★ TouchArcade needs your help. Click here to support us on Patreon.

Feature Creep and you...

09-04-2009, 01:09 AM
Joined: Jan 2009
Posts: 1,512
Feature Creep and you...

Hi guys...aspiring game designer here with a title being released soon. This will be my first game, and I just wanted to bring up something that has been plaguing me from the beginning of my project. I'm sure some of the seasoned veterans here will know exactly what I'm talking about, even though they're wise enough to avoid this pitfall.

I'm talking about how you start off with something simple...but then a new idea gets you moving off on a tangent...and then you decide to add another feature since it would be "sooo cool!"...and well, you get the picture. What started out as a relatively straightforward concept has turned into this massively complex design.

I guess the easiest way to avoid this scenario is to have a rock solid game design doc BEFORE starting the project, instead of working on it as you go along. Hindsight is always 20/20, lesson learned, lol.

Any devs want to share some of their horror stories? (I'll share mine closer to release)

Front Page Tug Boat Chief Engineer
Check out the awesome Fuzion: Age of Wordcraft website
Follow me and the game on Twitter
preview thread (Fuzion is still in development)
09-04-2009, 04:47 AM
Joined: May 2009
Location: UK
Posts: 761
The biggest factor in feature creep is too many designers. Smaller teams on iPhone mean it's less likely to happen.

My biggest inspiration for Ground Effect is an obscure title I was involved in in the mid '90s called Hi-Octane. For complicated reasons we had to get the game out in 7 weeks on PC. Rising to that challenge was a lot of fun. My contribution was an early version of the graphic engine I was writing for Dungeon Keeper. The guys who put the game in did a great job, after a couple of weeks we had a very fun, simple hover-racing game running on the LAN. Every lunchtime and evening consisted of a queue of people from all the teams in the building to get onto the 8 player LAN game. It was pure racing fun, get the feel of the controls, learn the courses, time your boosts, get better at it, beat your friends.

Then certain people higher up the chain to EA got to play it. Didn't like getting beaten by guys on the LAN, proclaimed it 'no fun' and 'too hardcore', the handling was simplified and the boost downgraded such that you could pretty much make any turn, boost or not. The game was no fun anymore so powerups were added including guns and missiles. This did wonders for the on screen pyrotechnics but turned the game into an almost random experience. Was it more accessible and therefore fun for more people this way than the pure race would have been? I have no way of knowing, all I do know is that the queue of people wanting to play at lunchtime dried up the day after the guns went in.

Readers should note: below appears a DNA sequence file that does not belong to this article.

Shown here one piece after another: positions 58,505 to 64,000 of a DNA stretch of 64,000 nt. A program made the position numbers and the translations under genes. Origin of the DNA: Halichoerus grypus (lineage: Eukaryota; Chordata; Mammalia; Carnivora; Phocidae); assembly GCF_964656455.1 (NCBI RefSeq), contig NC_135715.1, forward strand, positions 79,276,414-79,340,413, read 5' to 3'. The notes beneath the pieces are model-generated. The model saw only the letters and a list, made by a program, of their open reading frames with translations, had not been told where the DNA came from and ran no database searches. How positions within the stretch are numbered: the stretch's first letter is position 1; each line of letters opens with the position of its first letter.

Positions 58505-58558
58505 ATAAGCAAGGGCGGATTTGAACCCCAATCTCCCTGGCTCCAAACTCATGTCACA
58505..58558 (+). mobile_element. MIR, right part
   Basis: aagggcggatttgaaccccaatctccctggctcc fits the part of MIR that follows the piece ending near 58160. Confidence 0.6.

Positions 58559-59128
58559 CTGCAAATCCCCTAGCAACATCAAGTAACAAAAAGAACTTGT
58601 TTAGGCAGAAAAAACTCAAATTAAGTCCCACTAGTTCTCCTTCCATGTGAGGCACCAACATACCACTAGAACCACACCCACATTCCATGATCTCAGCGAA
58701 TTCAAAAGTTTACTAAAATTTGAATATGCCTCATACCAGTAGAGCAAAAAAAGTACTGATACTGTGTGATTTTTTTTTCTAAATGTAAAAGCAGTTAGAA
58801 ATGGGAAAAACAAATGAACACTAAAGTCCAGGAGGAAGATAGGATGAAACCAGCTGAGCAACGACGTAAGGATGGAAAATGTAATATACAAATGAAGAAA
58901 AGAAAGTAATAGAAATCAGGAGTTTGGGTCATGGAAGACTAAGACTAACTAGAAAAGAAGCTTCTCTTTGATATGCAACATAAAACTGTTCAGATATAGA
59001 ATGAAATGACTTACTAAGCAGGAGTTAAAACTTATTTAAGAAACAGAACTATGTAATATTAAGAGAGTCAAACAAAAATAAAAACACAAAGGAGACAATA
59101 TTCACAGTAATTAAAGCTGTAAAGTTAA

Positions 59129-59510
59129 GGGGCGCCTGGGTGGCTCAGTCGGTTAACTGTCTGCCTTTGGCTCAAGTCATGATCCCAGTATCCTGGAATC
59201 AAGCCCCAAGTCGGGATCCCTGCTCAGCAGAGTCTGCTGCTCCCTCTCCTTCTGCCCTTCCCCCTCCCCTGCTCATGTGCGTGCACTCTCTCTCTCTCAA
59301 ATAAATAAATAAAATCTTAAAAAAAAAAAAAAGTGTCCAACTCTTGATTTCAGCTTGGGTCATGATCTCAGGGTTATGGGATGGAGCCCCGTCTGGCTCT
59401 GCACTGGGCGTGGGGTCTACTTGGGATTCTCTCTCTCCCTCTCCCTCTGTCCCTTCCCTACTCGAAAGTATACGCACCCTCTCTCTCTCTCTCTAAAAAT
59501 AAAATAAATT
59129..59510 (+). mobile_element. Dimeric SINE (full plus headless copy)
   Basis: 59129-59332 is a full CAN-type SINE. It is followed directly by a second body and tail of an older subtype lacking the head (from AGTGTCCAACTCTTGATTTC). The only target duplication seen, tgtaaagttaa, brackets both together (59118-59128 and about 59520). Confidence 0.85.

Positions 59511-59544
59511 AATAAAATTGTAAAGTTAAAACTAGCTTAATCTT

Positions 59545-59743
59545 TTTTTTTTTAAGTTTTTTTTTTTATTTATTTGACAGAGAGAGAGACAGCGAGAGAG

Ground Effect is almost my attempt at taking the other path. The iPhone seems like a platform where we are able to keep things simple. You are right to be concerned about feature creep.

-=< Fat Owl With A Jetpack >=-
-=< Topia World Builder >=-
-=< Twitter >=-
-=< Blog >=-

Last edited by GlennX; 09-04-2009 at 04:55 AM.

09-04-2009, 05:56 AM
I'm currently writing a feature article for Gamasutra which argues against solid design docs for small teams creating tight, innovative projects on platforms such as the iPhone.

I have a BA (Hons) in Computer Games Design and have production credits for large AAA titles such as Space Siege and The Incredible Hulk, so have seen lots of different projects from both a design and project management perspective at large and small scale.

You shouldn't see adding features as a negative, unless the features aren't required. Feature creep is a common blight for projects, but the best approach, if you want something that is of a good quality in the end, is to only introduce new features where the effort or cost to reward ratio is worthwhile.

Also accept that new features will be added and allow time for it, but get to a point where you lock down and go in to a sprint mode (using Scrum terminology). If you lock everything too early in a GDD you'll likely end up committing yourself to design features that aren't needed whereas if you don't restrain yourself you'll create a monster you never finish!

Creative Director @ Mobile Pie. Visit our website. Follow me on Twitter. Friend me on Plus+ willmp.
09-04-2009, 06:34 AM
Joined: Jan 2009
Location: Toronto, Ontario, Canada
Posts: 5,206
To me, feature creep is never a problem as long as it is something that:

- Doesn't unnecessarily complicate things and won't confuse the user
- Adds value
- Is worth the effort.

Feature creep is often what contributes to the "polish" you always hear about -- the little extras, notions and ideas that make a game more than the sum of its parts. It's all very well to start with a simple idea and execute it simply, but if the things you want to add only make it better from every angle then there's no reason not to add them. If, in the end, it gives people unexpected bonuses that they weren't expecting, or deepens the gameplay, or just makes it more fun and/or visually appealing, it's hard to argue against it.

Design docs to me aren't really that necessary unless you're planning on giving them to one or more people whom you want to follow those docs to the letter. Me, I just outline the important parts -- the ideas I've got, feature creep and all -- and then work with that. As long as I've sketched out the bullet points, the rest can come later as I think about them and decide if it's worth adding.

[Relax with Galactic Chill] [Let me tell you a story.]
Currently working on: Music for Spirit Hunter Mineko
09-04-2009, 08:04 AM
Our whole game is based on feature creep!